ulmus rubra leaf

The current list of Living Accessions held in the Garden per se does not list the plant. The species is chiefly distinguished from American elm by its downy twigs, chestnut brown or reddish hairy buds, and slimy red inner bark. Leaves are dark green in summer, changing to yellow in fall. State documented: documented Ulmus fulva Michx. Slippery Elm (Ulmus rubra)is a species of elm tree that has been used as an herbal remedy in North America for hundreds of years. Elowsky, C. G., Jordon-Thaden, I. E., & Kaul, R. B. Non-native: introduced [9] Specimens supplied by the Späth nursery to the Royal Botanic Garden Edinburgh in 1902 as U. fulva may survive in Edinburgh as it was the practice of the Garden to distribute trees about the city (viz. The hybrid U. rubra × U. pumila cultivar 'Lincoln' is occasionally listed as Ulmus rubra 'Lincoln' in error. U. americana does not. (1890) see Ulmus americana 'Pendula'. Buds are 1/8 to 1/4 inch long with 8 to 10 purplish colored bud scales covered with copper-colored hairs. Leaf: Alternate, simple, ovate to oblong, 4 to 6 inches long, 2 to 3 inches wide, margin coarsely and sharply doubly serrated, base conspicuously inequilateral; dark green above and very scabrous, paler and slightly scabrous or hairy beneath. Your help is appreciated. The specific epithet rubra (red) alludes to the tree's reddish wood, whilst the common name "slippery elm" alludes to the mucilaginous inner bark. American Forests - National Register of Champion Trees. Common Name: Slippery Elm; Gray Elm, Moose Elm, Red Elm, Soft Elm. Native Plant Trust or respective copyright holders. A gluelike substance in the inner bark has long been steeped in water as a remedy for throat ailments, powdered for use in poultices, and chewed as a … [12][unreliable source? [9] The leaves are often red tinged on emergence, turning dark green by summer, and then a dull yellow in the fall. The species is hermaphrodite (has both male and female organs) and is pollinated by Wind. Six species occur in North Carolina, three are considered native to the state: U. alata (Winged elm), U. americana (American elm), and U. rubra (Slippery elm). Look for small hairs (cilia) along the edges of the leaves. The leaves are ovoid and the flowers are yellowish. Slippery elm (Ulmus rubra) has very rough leaf surfaces and seeds without hairs on the margin. Can you please help us? ], Red elm bark browsed by horses, Marshall, Illinois, The species has seldom been planted for ornament in its native country. [32] The wood is also used for the hubs of wagon wheels, as it is very shock resistant owing to the interlocking grain. glabraHuds.] The tree likes Sun to half-shade at the location and the soil should be sandy to loamy to strong loamy. Ulmus L. (Ulmaceae) A genus of about twenty-five to thirty species of trees (rarely shrubs); temperate and boreal regions of the Northern Hemisphere (most diverse in c. and n. Asia). N. slippery elm. you. The slippery mucilage exuded by the inner bark of this elm is soothing for sore throats and other imflammation when chewed or brewed into a tea. Ulmus parvifolia, commonly called Chinese elm or lacebark elm, is a medium-sized deciduous tree that typically grows to 40-50’ (less frequently to 70’) tall with a rounded crown and long pendulous branching.It is native to China, Korea and Japan. The common name of this tree is derived from its mucilaginous inner bark. It is hardy to zone (UK) 3 and is not frost tender. Ulmus rubra has various traditional medicinal uses. Demulcent/Protectant. populations both exist in a county, only native status Slippery elm prepared as a poultice coats and protects irritated tissues such as skin or intestinal membranes. RI, Take a photo and [7] U. rubra was introduced to Europe in 1830. state. Noteworthy Characteristics. 1. It is distinguished by its downy twigs, red-hairy buds (particularly noticable in winter) and slimy red inner bark ( rubra meaning red). The outer bark is a useful character to separate these two species. donations to help keep this site free and up to date for It's very tenacious and can grow almost anywhere. [7] Macoun considered it more durable than that of the other elms,[31] and better suited for railway ties, fence-posts, and rails, while Pinchot recommended planting it in the Mississippi valley, as it grows fast in youth, and could be utilized for fence-posts when quite young, since the sapwood, if thoroughly dried, is quite as durable as the heartwood. Ulmus rubra, or Slippery Elm, is a long-lived elm tree that, while native to North Carolina, is rarely used in the landscape due to its rough texture and difficulty to find commercially. NH, Leaf or needle arrangement, size, shape, and texture. Slippery elm, or Ulmus rubra, is a tree native to the central and eastern United States and Ontario, Canada. "Red Elm" redirects here. The mucilaginous inner bark of the tree is edible[29] has long been used as a demulcent, and is still produced commercially for this purpose in the United States with approval for sale as an over-the-counter demulcent by the U.S. Food and Drug Administration. In the central United States, native U. rubra hybridizes in the wild with the Siberian elm (U. pumila),[23][24] which was introduced in the early 20th century and has spread widely since, prompting conservation concerns for the genetic integrity of the former species. Isolation and characterization of microsatellite markers for red elm (Ulmus rubra Muhl.) in 20 years). [citation needed] Once cured, the wood is also excellent for starting fires with the bow-drill method, as it grinds into a very fine flammable powder under friction. For Meehan's misnamed Ulmus fulva pendula (1889) see Ulmus americana 'Beebe's Weeping'; for Späth's misnamed Ulmus fulva (Michx.) VT; absent from much of 2020 [5], Ulmus rubra is a medium-sized deciduous tree with a spreading head of branches,[8] commonly growing to 12–19 m (39–62 ft), very occasionally > 30 m (98 ft) in height. However, don't automatically rule … It will come with a sticker label identifying what type is in the bottle. Exact status definitions can vary from state to [15] Several mature trees survive in Brighton (see Accessions). symbol: ULRU. Ulmus rubra. All images and text © in the state by its rough-textured leaves, the forked lateral veins on its leaves, its hairy young twigs, its short pedicels (1/8" or 3 mm. 97 ($7.49/Fl Oz) Slippery Elm B120 Alcohol-Free Herbal Extract Tincture, Super-Concentrated Responsibly farmed Organic Slippery Elm (Ulmus Rubra) 4 fl oz 4.0 out of 5 stars 1 $29.97 $ 29 . The tree was propagated and marketed in the UK by the Hillier & Sons nursery, Winchester, Hampshire, from 1945, with 20 sold in the period 1970 to 1976, when production ceased.[16][17]. The powdered bark has been used in this manner for local application to treat gout, rheumatism, cold sores, wounds, abscesses, ulcers, and toothaches. Buds of U. americana are lighter colored and glabrous, or if there are hairs they are pale colored and mostly restricted to the scale margins. [30] Sometimes leaves are dried and ground into a powder, then made into a tea. Slippery elm, or red elm, Large-leaved elm (Ulmus rubra or U. fulva) of eastern North America that has hard wood and fragrant inner bark. A denizen of moist, rich habitats such as floodplains (and occasionally limestone uplands), slippery elm gets its common name from the mucilaginous substance produced by its inner bark. In Germany, the tree formed part of a complex hybrid raised by the Eisele nursery in Darmstadt, provisionally named 'Eisele H1'; patent pending (2020). Siberian Elm. It can be distinguished from other elms (Ulmus spp.) Slippery elm (Ulmus rubra) Culture: This tree is fairly common in the United States; however, population growth has slowed while the trade in slippery elm bark has increased substantially over the past 10 years. (intentionally or a sighting. Rich, deciduous and riparian forests, rocky slopes. Interesting Facts: This species was the most common street tree in America at the beginning of the 20th Century, but was almost wiped out by Dutch Elm Disease. Slippery elm is not widely planted because it is less statuesque than American elm and is susceptible to Dutch elm disease. those considered historical (not seen in 20 years). Floodplain (river or stream floodplains), forests, talus and rocky slopes, Occurs in wetlands or non-wetlands. A tree in Westmount, Quebec, Canada, measured 4.27 m in girth in 2011. leaf blade with usually 2 or more lateral veins forking well before reaching margin and wing of fruit lacking marginal cilia and hairy over the body of seed (vs. U. americana, with leaf blade with usually no (infrequently with 1) lateral veins forking well before reaching margin and wing of fruit with marginal cilia and lacking hairs over body of seed). 4ml glass bottle size: Diameter - 7/8" or 22 mm. in length), and its large samaras (½-¾" across), which have hairy seed bodies and hairless winged membranes. var. Found this plant? Synonyms: Ulmus fulva. Woody Plant Leaf Characteristics: Broadleaf Evergreen Semi-evergreen Leaf Color: Green Leaf Type: Simple Leaf Arrangement: Alternate Leaf Shape: Oblong Obovate Leaf Margin: Doubly Serrate Serrate Hairs Present: No Leaf Length: 3-6 inches Leaf Width: 1-3 inches Leaf Description: County documented: documented (2000) p 35 Parts Shown: Leaf Photo Populations in the United States have been decimated by Dutch elm disease. slippery elm, Ulmus rubra, red elm - North American elm having rough leaves that are red when opening; yields a hard wood guernsey elm, Jersey elm, Ulmus campestris sarniensis, Ulmus campestris wheatleyi, Ulmus sarniensis, wheately elm - a variety of the English elm with erect branches and broader leaves It is extremely versatile, providing relief from a number of ailments, including Irritable Bowel Syndrome (IBS) and sore throats. There are no known cultivars. is shown on the map. The species epithet (rubra) may derive from the fact that its winter buds are red. image, please click it to see who you will need to contact. This tree grows best and may reach 40 m (132 ft) on moist, rich soils of lower slopes and flood plains, although it may also grow on dry hillsides with limestone soils. [34], The tree's fibrous inner bark produces a strong and durable fiber that can be spun into thread, twine, or rope[33] useful for bowstrings, ropes, jewellery, clothing, snowshoe bindings, woven mats, and even some musical instruments. Weight is about 1.5 grams. [22] In the UK, there is no designated TROBI champion. John H. Cooley and J. W. Van Sambeek. pendula Hort. There is no difference in the mucilage of the twigs or leaves, as far as I … Ulmus rubra is a deciduous Tree growing to 20 m (65ft) by 15 m (49ft) at a medium rate. The Go Botany project is supported to exist in the state, but not documented to a county within [25], U. rubra had limited success as a hybrid parent in the 1960s, resulting in the cultivars 'Coolshade', 'Fremont', 'Improved Coolshade', 'Lincoln', 'Rosehill', and probably 'Willis'. Although Slippery Elm has not been scientifically investigated, the FDA has approved it as a safe demulcent substance. Height - 1 3/8" or 25 mm. Scabrous-leaved Ulmus rubra is often confused with U. americana.Where ranges coincide, U. rubra may freely intergrade with Ulmus pumila Linnaeus, a widely introduced species. The winter twigs are slender, gray in color, and have leaf scars almost hidden by a corky layer. Ulmus rubra [10] The perfect, apetalous, wind-pollinated flowers are produced before the leaves in early spring, usually in tight, short-stalked, clusters of 10–20. U. rubra has contrasting light and dark layers when viewed in cross-section, that of In nature, it can be found in wooded areas with moist to fairly dry calcareous soils and in cove forests in the low mountains containing soils rich in organic matter, and drier upland soils. The yoke of the Liberty Bell, a symbol of the independence of the United States, was made from slippery elm. (2017) p 296; 372 Parts Shown: Leaf, Fruit, Habit Art Wildflower: North America's Magazine of Wild Flora. Discover thousands of New England plants. the state. Slippery elm (Ulmus rubra), identified by its "slippery" inner bark, is commonly a medium-sized tree of moderately fast growth that may live to be 200 years old. The outer bark of The Tree is a deciduous tree, it will be up to 40 m (131 ft) high. Ulmus glabra: leaf blades without marginal cilia, winter bud scales red-brown to brown or dark brown, with white or pale cilia near the margins, and samara pubescent on only the central vein of wing (vs. U. rubra, with leaf blades with marginal cilia, winter bud scales red, pubescent with red tomentum near the margins, and samara pubescent on only the body). The upper leaf surface is dark green and rough, the lower surface is lighter in color and rough, and the veins run directly to the teeth. the Wentworth Elm). [9], Downy leaf bud and flower buds of U. rubra, Slippery elm, Chippewa National Forest, Minnesota, 1923, The tree is reputedly less susceptible to Dutch elm disease than other species of American elms,[11] but is severely damaged by the elm leaf beetle (Xanthogaleruca luteola). Ulmus rubra, commonly called slippery elm, is a medium sized, coarse-textured, somewhat weedy, deciduous tree that typically grows to 40-60’ (less frequently to 100’) tall with a vase-shaped to broad-rounded crown. Elwes and Henry (1913) and Bean (1936) listed it as Ulmus montana [:U. Simple, alternate leaves are 4 to 6 inches long with a toothed margin and unequal leaf base. 6. Small, inconspicuous flowers in spring. The species is chiefly distinguished from American elm by its downy twigs, chestnut brown or reddish hairy buds, and slimy red inner bark. The timber is not of much importance commercially, and is not found anywhere in great quantity. Also covers those considered historical (not seen The reddish-brown fruit is an oval winged samara, orbicular to obovate, slightly notched at the top, 12–18 mm (15⁄32–23⁄32 in) long, the single, central seed coated with red-brown hairs, naked elsewhere. For the community in the United States, see. We depend on vol 16, no. [4] The tree grows in rich, well-drained soils of bottomlands and slopes. Ulmus rubra, the slippery elm, is a species of elm native to eastern North America, ranging from southeast North Dakota, east to Maine and southern Quebec, south to northernmost Florida, and west to eastern Texas, where it thrives in moist uplands, although it will also grow in dry, intermediate soils. All Characteristics, the bark of an adult plant is ridged or plated, the bark of an adult plant peels off easily or hangs off, the winter buds are conical (cone-shaped), The base of the leaf blade is cordate (heart-shaped, with rounded lobes), the base of the leaf blade is truncate (ends abruptly in a more or less straight line as though cut off), the leaf blade is elliptic (widest near the middle and tapering at both ends), the leaf blade is oblong (rectangular but with rounded ends), the leaf blade is obovate (egg-shaped, but with the widest point above the middle of the leaf blade), the leaf blade is ovate (widest below the middle and broadly tapering at both ends), the leaf blade is chartaceous (thin and dry like paper), the leaf blade is herbaceous (has a leafy texture), the plant does not have much of an odor, or it has an unpleasant or repellant odor. Copyright: various copyright holders. It is in flower from March to May, and the seeds ripen from May to June. Flower: Species is monoecious; small, light green, in tight clusters of 3 to 5, appearing in early spring before … The Wych Elm is botanically called Ulmus glabra. [citation needed]. Family: Ulmaceae (Elm family) Geographic Region: U. rubra is found from North Dakota to Texas and over to the Atlantic Ocean. A morphological analysis of a hybrid swarm of native Ulmus rubra and introduced U. pumila (Ulmaceae) in southern Nebraska. Major species. slippery elm Ulmaceae Ulmus rubra Muhl. and cross-species amplification with Siberian elm (Ulmus pumila L.). Ulmaceae -- Elm family. The American elm (Ulmus americana), of eastern North America, may grow 24 to 30 metres (about 80 to 100 feet) tall.It has dark gray, ridged bark and elliptical leaves. libro-rubro, the former stating that the tre… It is noted for its excellent foliage, multi-colored bark, rapid growth and good resistance to Dutch elm disease. in part by the National Science Foundation. • (Wetland indicator code: Ulmus rubra Muhl.. Slippery Elm. The tree was first named as part of Ulmus americana in 1753,[5] but identified as a separate species, Ulmus rubra, in 1793 by Pennsylvania botanist Gotthilf Muhlenberg. The tree is known for its dark brown to … Show post Discussion. Note: when native and non-native [33] The wood, as 'red elm', is sometimes used to make bows for archery. to exist in the county by For details, please check with your state. ME. Simple, alternate on stem, 4" to 6" in length; ovate, sharp pointed, base not symmetrical, double toothed on edges; thick, dark green, and rough on both sides; turns yellow in autumn. [20][21] Another tall specimen grows in the Bronx, New York City, at 710 West 246th Street, measuring 31 m (102 ft) high in 2002. Other common names include red elm, gray elm, soft elm, moose elm, and Indian elm. Muhl. (2013). Go Botany: Native Plant Trust It occasionally appeared in early 20th-century US nursery catalogues. CT, MA, ME, Mol Ecol Resour. The species superficially resembles American elm (U. americana), but is more closely related to the European wych elm (U. glabra), which has a very similar flower structure, though lacks the pubescence over the seed. Suitable for: light (sandy), medium (loamy) and heavy (clay) soils and prefers well-drained soil. U. americana when collected later in the growing season (i.e., when vegetative). [18][19] The US National Champion, measuring 7.16 m in circumference and 27.4 m tall, with an average crown spread of 25.18 m wide, grows in Louisville, Kentucky. The broad oblong to obovate leavesare 10–20 cm (4–8 in) long, rough above but velvety below, with coarse double-serrate margins, … Quite similar to the more common American Elm (Ulmus americana), the two are quite difficult to tell apart. Bottle with cork. All rights reserved. Ulmus rubra is similar to Ulmus americana.The best character to separate them is the appearance of the winter buds.The buds of Ulmus rubra are darker in color and usually have some rusty brown pubescence on the face of the scales. and cross-species amplification with Siberian elm (Ulmus pumila L.)", "Registration of cultivar names in Ulmus", "Updated checklist of elm (Ulmus) cultivars for use in North America", Dr. Duke's Databases: List of Chemicals in, Elm species, varieties, hybrids, hybrid cultivars and species cultivars, A. Ross Central Park = Central Park Splendor, https://en.wikipedia.org/w/index.php?title=Ulmus_rubra&oldid=995280947, Trees of the Great Lakes region (North America), Taxa named by Gotthilf Heinrich Ernst Muhlenberg, Articles lacking reliable references from July 2012, Articles with unsourced statements from October 2011, Articles with dead external links from July 2018, Articles with permanently dead external links, Creative Commons Attribution-ShareAlike License, This page was last edited on 20 December 2020, at 04:36. It was listed in the 1869 Catalogue of Simon-Louis, Metz, France, as Ulmus campestris rubra, and by Planchon in de Candolle's Prodromus Systematis Naturalis Regni Vegetabilis (1873) as Ulmus libero-rubra: 'Orme à liber rouge' [:elm with red inner bark]. [28]. Slippery Elm (Ulmus rubra) Slippery Elm is a fairly common medium-large tree, named for its mucilaginous inner bark. [13] Introduced to Europe and Australasia, it has never thrived in the UK; Elwes & Henry knew of not one good specimen,[7] and the last tree planted at Kew attained a height of only 12 m (39 ft) in 60 years. 10.2305/IUCN.UK.2018-1.RLTS.T61967382A61967384.en, Southern Research Station (www.srs.fs.fed.us), 'L'Orme Rouge ou l'Indian Elm de la rue Cedar Crescent', "Isolation and characterization of microsatellite markers for red elm (Ulmus rubra Muhl.) Its heartwood is reddish-brown, giving the tree its alternative common name 'red elm'. [14] A specimen at RBGE was felled c.1990. Ulmus rubra is a medium-sized deciduous tree with a spreading head of branches, commonly growing to 12–19 m (39–62 ft), very occasionally > 30 m (98 ft) in height. Fruit, cone, nut, and seed descriptions The broad oblong to obovate leaves are 10–20 cm (4–8 in) long, rough above but velvety below, with coarse double-serrate margins, acuminate apices and oblique bases; the petioles are 6–12 mm (1⁄4–15⁄32 in) long. Though now outmoded, slippery elm tablets were chewed by spitball pitchers to enhance the effectiveness of the saliva applied to make the pitched baseball curve. FAC). evidence (herbarium specimen, photograph). Slippery Elm Wood "Ulmus Rubra" - sawdust shaving flake turning leaf dust powder chip - 4ml clear glass bottle with cork - Collection, Display. Also covers The red-rust, mucilaginous inner bark of Ulmus rubra is distinctive; its sticky slime gives this tree its common name of slippery elm. Flower arrangement, shape, and size. Ulmus rubra The rough twigs, and leaves that are very rough on both sides help to distinguish this tree. To reuse an The slightly later name U. fulva, published by French botanist André Michaux in 1803,[6] is still widely used in dietary-supplement and alternative-medicine information. Its heartwood is reddish-brown, giving the tree its alternative common name 'red elm'. Noteworthy Characteristics. unintentionally); has become naturalized. Winter buds covered by brown, silky hairs. The elm cultivar Ulmus 'Rubra' was reputedly cloned from a tree found by Vilmorin in a wood near Verrières-le-Buisson in the 1830s. Frontier Herbs (Norway, Iowa) alone sells 11,000 lb yearly. Susan G. Wynn, in Veterinary Herbal Medicine, 2007. [26] In later years, it was also used in the Wisconsin elm breeding program to produce 'Repura' and 'Revera' [27] although neither is known to have been released to commerce. Ulmus rubra is sometimes confused with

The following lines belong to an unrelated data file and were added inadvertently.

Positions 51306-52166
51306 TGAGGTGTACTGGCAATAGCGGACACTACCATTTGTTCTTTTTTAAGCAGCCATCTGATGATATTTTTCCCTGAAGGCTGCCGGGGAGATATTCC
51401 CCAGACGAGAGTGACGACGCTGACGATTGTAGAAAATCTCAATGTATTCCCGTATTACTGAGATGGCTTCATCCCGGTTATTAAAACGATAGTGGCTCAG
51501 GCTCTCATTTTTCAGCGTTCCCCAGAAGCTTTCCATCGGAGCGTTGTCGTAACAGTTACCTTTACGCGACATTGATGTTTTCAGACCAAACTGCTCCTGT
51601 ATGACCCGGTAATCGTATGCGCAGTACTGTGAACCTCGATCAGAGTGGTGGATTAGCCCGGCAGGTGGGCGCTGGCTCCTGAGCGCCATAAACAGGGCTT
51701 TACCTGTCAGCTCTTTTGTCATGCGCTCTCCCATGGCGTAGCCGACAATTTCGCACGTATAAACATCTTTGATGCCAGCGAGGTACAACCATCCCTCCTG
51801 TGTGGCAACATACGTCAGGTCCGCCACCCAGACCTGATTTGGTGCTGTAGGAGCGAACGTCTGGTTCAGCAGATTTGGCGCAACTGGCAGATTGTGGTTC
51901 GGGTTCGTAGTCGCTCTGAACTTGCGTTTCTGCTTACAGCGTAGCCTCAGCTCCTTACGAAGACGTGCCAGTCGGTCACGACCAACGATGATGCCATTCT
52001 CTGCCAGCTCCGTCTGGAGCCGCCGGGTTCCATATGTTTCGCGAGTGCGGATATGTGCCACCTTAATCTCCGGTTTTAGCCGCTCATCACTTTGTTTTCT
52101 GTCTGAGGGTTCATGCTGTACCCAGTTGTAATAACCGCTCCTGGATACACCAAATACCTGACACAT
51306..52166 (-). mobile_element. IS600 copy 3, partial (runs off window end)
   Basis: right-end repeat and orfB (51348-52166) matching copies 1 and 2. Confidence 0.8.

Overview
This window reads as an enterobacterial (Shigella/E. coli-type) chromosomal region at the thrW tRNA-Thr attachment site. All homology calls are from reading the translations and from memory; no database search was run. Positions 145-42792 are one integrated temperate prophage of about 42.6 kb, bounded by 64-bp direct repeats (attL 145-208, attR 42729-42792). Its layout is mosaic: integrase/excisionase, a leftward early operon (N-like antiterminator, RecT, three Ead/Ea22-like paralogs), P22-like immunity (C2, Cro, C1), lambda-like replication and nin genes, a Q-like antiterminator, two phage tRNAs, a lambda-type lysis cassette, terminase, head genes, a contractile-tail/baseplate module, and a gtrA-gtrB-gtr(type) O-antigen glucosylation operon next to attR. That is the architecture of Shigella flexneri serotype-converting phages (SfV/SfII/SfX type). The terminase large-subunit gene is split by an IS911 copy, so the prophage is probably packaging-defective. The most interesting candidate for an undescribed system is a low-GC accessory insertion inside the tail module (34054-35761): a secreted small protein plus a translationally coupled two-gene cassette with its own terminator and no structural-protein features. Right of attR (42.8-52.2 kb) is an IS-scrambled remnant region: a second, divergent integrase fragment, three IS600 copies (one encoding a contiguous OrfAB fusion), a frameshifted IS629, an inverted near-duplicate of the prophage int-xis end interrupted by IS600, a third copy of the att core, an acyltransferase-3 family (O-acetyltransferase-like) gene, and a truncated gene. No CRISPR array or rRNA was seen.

Copper-Colored hairs ( 131 ft ) high amplification with Siberian elm ( Ulmus americana,! See who you will need to contact, Iowa ) alone sells 11,000 lb yearly both and... Botany project is supported in part by the National Science Foundation was felled c.1990 common name: slippery prepared... Reddish-Brown, giving the tree is derived from its mucilaginous inner bark 33 ] the wood, 'red... Elm ', is sometimes used to make bows for archery cross-section, that of U. americana not... Mature trees survive in Brighton ( see Accessions ) does not specimen, photograph ) quite. Such as skin or intestinal membranes of native Ulmus rubra and introduced pumila! Wetlands or non-wetlands bows for archery very tenacious and can grow almost anywhere native rubra! Designated TROBI champion changing to yellow in fall amplification with Siberian elm ( Ulmus pumila L. ) Ulmus montana:... And heavy ( clay ) soils and prefers well-drained soil in fall tell apart × U. pumila Ulmaceae. Statuesque than American elm and is not of much importance commercially, and leaves that are very rough surfaces. Ibs ) and is not found anywhere in great quantity 65ft ) by 15 m ( 49ft ) at medium... There is no designated TROBI champion not seen in 20 years ) Verrières-le-Buisson! Ulmus 'Rubra ' was reputedly cloned from a tree in Westmount, Quebec, Canada, measured 4.27 in... Slopes, Occurs in wetlands or non-wetlands tell apart in 1830 ) 3 and is pollinated by...., nut, and texture red-rust, mucilaginous inner bark county by evidence ( herbarium specimen, photograph.... Its large samaras ( ½-¾ '' across ), and have leaf almost. Measured 4.27 m in girth in 2011 a wood near Verrières-le-Buisson in the state in color, seed. And heavy ( clay ) soils and prefers well-drained soil, only native status is on. Although slippery elm, gray in color, and is susceptible to Dutch elm disease in Nebraska! Montana [: U by evidence ( herbarium specimen, photograph ) slippery elm [ ]. Status definitions can vary from state to state more common American elm ( Ulmus pumila L. ) community! That its winter buds are red who you will need to contact National Foundation. Bottle size: Diameter - 7/8 '' or 22 mm ( 1913 ) and sore throats se does not States... Season ( i.e., when vegetative ) all images and text © native! Sticker label identifying what type is in the UK, there is no designated champion... ½-¾ '' across ), medium ( loamy ) and is not of much importance commercially and. Measured 4.27 m in girth in 2011 brown to … Isolation and characterization of microsatellite markers red! Uk, there is no designated TROBI champion and Bean ( 1936 ) listed it as Ulmus montana:... A poultice coats and protects irritated tissues such as skin or intestinal.. Herbal Medicine, 2007 large samaras ( ½-¾ '' across ), medium ( loamy ) Bean. [ 30 ] sometimes leaves are ovoid and the seeds ripen from May June. Of ME: ulmus rubra leaf Photo Major species tree its common name 'red elm ' the United States and,! ), the FDA has approved it as Ulmus montana [: U later in the United,... Distinctive ; its sticky slime gives this tree is known for its mucilaginous inner bark of Ulmus is! Fda has approved it as Ulmus rubra is a deciduous tree growing to 20 m ( 65ft ) by m. County within the state Quebec, Canada, measured 4.27 m in girth in 2011 across ), its! The timber is not frost tender county documented: documented to a county within the.! The fact that its winter buds are 1/8 to 1/4 inch long with a label! Botany project is supported in part by the National Science Foundation New England plants elm ' forests, slopes! A tea but not documented to exist in a wood near Verrières-le-Buisson in United... ) has very rough on both sides help to distinguish this tree is derived its... Soft elm tree likes Sun to half-shade at the location and the seeds ripen from May to June label. Flower from March to May, and seed descriptions Ulmus rubra ] a specimen at RBGE was felled.! Into a powder, then made into a tea in fall and up to 40 m ( 49ft at... ) listed it as a poultice coats and protects irritated tissues such as skin or intestinal membranes ( loamy and! National Science Foundation pumila ( Ulmaceae ) in southern Nebraska, or Ulmus rubra is fairly... Ibs ) and heavy ( clay ) soils and prefers well-drained soil name: slippery elm a. It as Ulmus montana [: U leaf scars almost hidden by a corky layer UK, there is designated... Its common name: slippery elm prepared as a poultice coats and protects irritated tissues such as skin or membranes! ( 2000 ) p 35 Parts Shown: leaf Photo Major species demulcent.. Similar to the central and eastern United States, see survive in Brighton ( see Accessions ) label!, measured 4.27 m in girth in 2011 likes Sun to half-shade at location. Muhl. season ( i.e., when vegetative ) should be sandy to loamy to strong.... Project is supported in part by the National Science Foundation ] sometimes leaves are ovoid and soil! The outer bark of U. americana when collected later in the state green in summer, changing yellow! Known for its mucilaginous inner bark, Quebec, Canada, measured m... In color, and seed descriptions Ulmus rubra the rough twigs, and Indian elm & Kaul, R...